Pod Point is a really useful website for this discussion. It list all the EVs and hybrid EVs (which I’m ignoring for the purpose of this discussion) available for sale. It also shows their range per charge under optimal conditions, and how long it takes to charge them depending on the voltage of the available charging station. It doesn’t paint a pretty picture for those who like to travel.

From my home in a suburb of Dallas, even a short trip to Houston is beyond the range of most electric vehicles. This is a common trip and well within the range of my large SUV and my wife’s smaller station wagon on less than a tank of gas. I can make it to Houston in about four hours without stopping for gas, and to Austin, another common trip, in around three and a half hours in normal traffic. A more fuel-efficient vehicle than the ones we drive, such as a Toyota Camry, can make it from our home to Houston or Austin and back again without stopping for gas. No electric vehicle currently in production can make the same claim about range between “fill-ups.”

Pod Point list 75 all-electric vehicle models currently for sale, only 20 of which, under optimal conditions, will get me to Houston without stopping for a charge. (These conditions include no traffic tie-ups, no extreme cold or hot temperatures, no detours, etc.) Leaving aside, for now, the fact that charging stations are not readily available, the EVs that can make this trip or a similar one to Austin are among the most expensive on a list of expensive vehicles. More typical electric vehicles have to be charged just to make it to Houston or Austin. The charging time ranges from 19 hours to 31 hours on the charging stations most commonly found in homes or increasingly at shopping centers. This means a three-day getaway to Houston or Austin is impossible: we would be driving or charging the whole time.

The most powerful and expensive but currently least available charging stations, so-called rapid charge stations, can provide EVs between a 20 and 80 percent charge in 30 minutes to an hour. I never take 30 minutes to an hour to fill up my gas tank, of course. Even if Biden and company build thousands of these stations along the nation’s roads and highways, and they are all quick charge stations, the roads will be snarled by gridlock, not from traffic but from backups at the charging stations. There simply won’t be enough room on the roads and in parking areas for all the EVs needing a charge. It will make the gas lines during the 1970s Arab oil embargo look like paradise by comparison—in addition to the chaos that will result if and when 18-wheelers traversing the country every day go electric.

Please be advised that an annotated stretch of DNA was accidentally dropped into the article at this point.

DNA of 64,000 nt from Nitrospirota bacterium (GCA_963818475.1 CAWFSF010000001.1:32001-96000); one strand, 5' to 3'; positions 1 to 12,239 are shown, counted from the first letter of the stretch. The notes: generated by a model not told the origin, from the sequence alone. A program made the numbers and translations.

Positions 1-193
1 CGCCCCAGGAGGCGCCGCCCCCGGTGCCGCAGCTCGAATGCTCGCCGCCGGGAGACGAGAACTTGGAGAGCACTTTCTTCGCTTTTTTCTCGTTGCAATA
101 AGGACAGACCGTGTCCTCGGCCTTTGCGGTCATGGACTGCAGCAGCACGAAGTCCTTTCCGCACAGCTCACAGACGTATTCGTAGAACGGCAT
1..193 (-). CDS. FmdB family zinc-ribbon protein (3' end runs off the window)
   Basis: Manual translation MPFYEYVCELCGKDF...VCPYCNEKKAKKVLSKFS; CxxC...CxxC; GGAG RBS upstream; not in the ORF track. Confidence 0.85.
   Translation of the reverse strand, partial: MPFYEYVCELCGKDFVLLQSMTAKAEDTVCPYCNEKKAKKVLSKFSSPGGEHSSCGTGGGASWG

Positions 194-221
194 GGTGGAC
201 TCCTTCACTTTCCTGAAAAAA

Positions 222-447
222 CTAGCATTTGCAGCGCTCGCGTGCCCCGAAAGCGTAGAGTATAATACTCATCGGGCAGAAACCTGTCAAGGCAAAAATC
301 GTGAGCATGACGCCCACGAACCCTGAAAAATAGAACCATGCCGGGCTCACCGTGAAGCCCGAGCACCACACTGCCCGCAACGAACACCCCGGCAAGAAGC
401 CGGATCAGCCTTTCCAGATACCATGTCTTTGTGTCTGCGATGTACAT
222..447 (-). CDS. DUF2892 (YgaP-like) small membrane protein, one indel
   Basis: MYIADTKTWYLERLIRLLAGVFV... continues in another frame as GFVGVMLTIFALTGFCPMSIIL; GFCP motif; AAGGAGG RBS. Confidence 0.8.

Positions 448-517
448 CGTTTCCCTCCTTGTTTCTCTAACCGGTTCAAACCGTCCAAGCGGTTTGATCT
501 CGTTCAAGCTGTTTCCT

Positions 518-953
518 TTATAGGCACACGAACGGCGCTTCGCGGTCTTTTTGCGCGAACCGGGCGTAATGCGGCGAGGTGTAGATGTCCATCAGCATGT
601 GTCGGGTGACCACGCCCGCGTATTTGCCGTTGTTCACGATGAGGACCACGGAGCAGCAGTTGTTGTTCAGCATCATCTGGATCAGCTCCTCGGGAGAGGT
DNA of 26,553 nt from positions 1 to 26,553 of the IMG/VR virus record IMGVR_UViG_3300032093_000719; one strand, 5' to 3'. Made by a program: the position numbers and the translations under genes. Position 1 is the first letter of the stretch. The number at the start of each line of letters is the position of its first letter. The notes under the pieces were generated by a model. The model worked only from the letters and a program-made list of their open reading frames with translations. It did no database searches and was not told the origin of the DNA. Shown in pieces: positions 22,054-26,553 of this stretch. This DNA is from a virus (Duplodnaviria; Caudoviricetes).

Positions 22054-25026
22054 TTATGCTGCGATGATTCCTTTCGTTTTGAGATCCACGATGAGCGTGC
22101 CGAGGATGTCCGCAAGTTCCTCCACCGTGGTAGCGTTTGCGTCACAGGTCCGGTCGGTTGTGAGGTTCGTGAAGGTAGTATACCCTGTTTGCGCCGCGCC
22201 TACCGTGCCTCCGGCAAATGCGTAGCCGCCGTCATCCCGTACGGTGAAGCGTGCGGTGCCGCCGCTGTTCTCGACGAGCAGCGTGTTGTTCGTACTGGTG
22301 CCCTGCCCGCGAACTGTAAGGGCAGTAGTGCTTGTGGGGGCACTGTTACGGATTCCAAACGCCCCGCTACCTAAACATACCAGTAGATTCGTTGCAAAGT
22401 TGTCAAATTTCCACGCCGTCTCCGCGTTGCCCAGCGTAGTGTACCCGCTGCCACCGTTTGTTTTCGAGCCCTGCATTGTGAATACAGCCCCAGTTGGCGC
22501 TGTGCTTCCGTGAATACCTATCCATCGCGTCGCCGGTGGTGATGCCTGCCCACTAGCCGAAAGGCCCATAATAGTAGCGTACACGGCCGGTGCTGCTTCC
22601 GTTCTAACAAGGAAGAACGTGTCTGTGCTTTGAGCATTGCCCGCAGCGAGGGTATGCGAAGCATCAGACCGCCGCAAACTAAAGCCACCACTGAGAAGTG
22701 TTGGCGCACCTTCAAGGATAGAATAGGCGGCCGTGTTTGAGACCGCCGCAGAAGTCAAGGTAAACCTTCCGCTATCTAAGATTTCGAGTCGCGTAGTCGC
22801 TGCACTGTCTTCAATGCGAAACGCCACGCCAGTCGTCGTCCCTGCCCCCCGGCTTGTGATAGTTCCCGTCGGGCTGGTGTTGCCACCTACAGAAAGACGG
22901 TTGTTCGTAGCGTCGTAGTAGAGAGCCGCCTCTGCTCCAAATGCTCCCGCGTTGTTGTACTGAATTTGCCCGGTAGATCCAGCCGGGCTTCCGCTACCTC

In the past year, my wife and I went to San Antonio and Belton, Texas; Estes Park, Colorado; and Lead, South Dakota. My dad joined us on the week-long trip to South Dakota. Three adults, all their luggage, and a cooler for drinks and snacks all fit comfortably in my vehicle. I could have taken my dog in its kennel with ease as well. Kennel or no, no current EV could have transported us as comfortably as my SUV. We traveled 1,111 miles in 17 hours, including three stops for gas, an extra stop for a restroom break (during which I topped off the tank), and a stop for a meal. None of the gas stops took more than 10 minutes, and three of the four took less than five, being swipe-and-go at the pump.

Leaving aside questions of comfort, the longest-range electric vehicle would have added multiple hours (using those imaginary unoccupied fast-charging stations) to multiple days (for normal charging stations) just for the travel portion of our South Dakota trip. We would have had to take extra vacation time or reduced the amount of time spent enjoying ourselves instead of travelling, charging, and waiting for charging stations.

The trip to Colorado was five hours and 350 miles shorter. We made two stops purely for gas, none for meals, and one for gas, coffee, and a bathroom break. Had we been driving an EV, the lost time would have been similar to the trip for South Dakota. For many EVs, we would have had to stop four to six times. Even the longest-range EV would have required three stops. In addition, the rapid charging stations add only a 20 to 80 percent charge for a 30-minute to one-hour charge, so we would have had to make additional stops and lose further valuable vacation time.